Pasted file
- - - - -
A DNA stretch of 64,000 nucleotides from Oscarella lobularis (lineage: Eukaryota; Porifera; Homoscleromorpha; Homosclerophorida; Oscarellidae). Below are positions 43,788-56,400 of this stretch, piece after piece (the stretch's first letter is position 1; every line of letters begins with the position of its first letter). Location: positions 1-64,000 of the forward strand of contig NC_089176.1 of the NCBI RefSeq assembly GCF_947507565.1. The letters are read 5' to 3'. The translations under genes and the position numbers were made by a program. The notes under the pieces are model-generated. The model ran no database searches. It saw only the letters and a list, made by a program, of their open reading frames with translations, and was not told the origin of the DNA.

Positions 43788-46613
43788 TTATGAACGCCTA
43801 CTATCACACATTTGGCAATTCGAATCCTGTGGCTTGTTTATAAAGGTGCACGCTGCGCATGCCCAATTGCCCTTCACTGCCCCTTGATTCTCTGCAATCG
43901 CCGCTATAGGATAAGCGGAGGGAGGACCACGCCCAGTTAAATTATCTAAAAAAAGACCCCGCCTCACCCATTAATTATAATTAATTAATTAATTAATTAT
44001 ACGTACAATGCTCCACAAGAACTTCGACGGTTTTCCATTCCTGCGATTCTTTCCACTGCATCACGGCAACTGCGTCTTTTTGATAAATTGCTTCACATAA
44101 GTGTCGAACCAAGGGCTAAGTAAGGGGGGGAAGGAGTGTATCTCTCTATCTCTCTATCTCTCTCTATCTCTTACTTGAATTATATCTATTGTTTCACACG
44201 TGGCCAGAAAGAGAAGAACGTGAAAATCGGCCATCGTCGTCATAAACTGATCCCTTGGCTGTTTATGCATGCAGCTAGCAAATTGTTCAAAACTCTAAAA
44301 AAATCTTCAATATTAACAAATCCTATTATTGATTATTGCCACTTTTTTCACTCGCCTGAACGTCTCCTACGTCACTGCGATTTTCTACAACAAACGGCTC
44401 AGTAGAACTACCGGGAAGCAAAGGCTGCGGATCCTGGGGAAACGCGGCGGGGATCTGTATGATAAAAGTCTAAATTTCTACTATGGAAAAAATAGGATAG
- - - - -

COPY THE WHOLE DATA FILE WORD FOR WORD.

A DNA stretch of 64,000 nucleotides from Oscarella lobularis (lineage: Eukaryota; Porifera; Homoscleromorpha; Homosclerophorida; Oscarellidae). Below are positions 43,788-56,400 of this stretch, piece after piece (the stretch's first letter is position 1; every line of letters begins with the position of its first letter). Location: positions 1-64,000 of the forward strand of contig NC_089176.1 of the NCBI RefSeq assembly GCF_947507565.1. The letters are read 5' to 3'. The translations under genes and the position numbers were made by a program. The notes under the pieces are model-generated. The model ran no database searches. It saw only the letters and a list, made by a program, of their open reading frames with translations, and was not told the origin of the DNA.

Positions 43788-46613
43788 TTATGAACGCCTA
43801 CTATCACACATTTGGCAATTCGAATCCTGTGGCTTGTTTATAAAGGTGCACGCTGCGCATGCCCAATTGCCCTTCACTGCCCCTTGATTCTCTGCAATCG
43901 CCGCTATAGGATAAGCGGAGGGAGGACCACGCCCAGTTAAATTATCTAAAAAAAGACCCCGCCTCACCCATTAATTATAATTAATTAATTAATTAATTAT
44001 ACGTACAATGCTCCACAAGAACTTCGACGGTTTTCCATTCCTGCGATTCTTTCCACTGCATCACGGCAACTGCGTCTTTTTGATAAATTGCTTCACATAA
44101 GTGTCGAACCAAGGGCTAAGTAAGGGGGGGAAGGAGTGTATCTCTCTATCTCTCTATCTCTCTCTATCTCTTACTTGAATTATATCTATTGTTTCACACG
44201 TGGCCAGAAAGAGAAGAACGTGAAAATCGGCCATCGTCGTCATAAACTGATCCCTTGGCTGTTTATGCATGCAGCTAGCAAATTGTTCAAAACTCTAAAA
44301 AAATCTTCAATATTAACAAATCCTATTATTGATTATTGCCACTTTTTTCACTCGCCTGAACGTCTCCTACGTCACTGCGATTTTCTACAACAAACGGCTC
44401 AGTAGAACTACCGGGAAGCAAAGGCTGCGGATCCTGGGGAAACGCGGCGGGGATCTGTATGATAAAAGTCTAAATTTCTACTATGGAAAAAATAGGATAG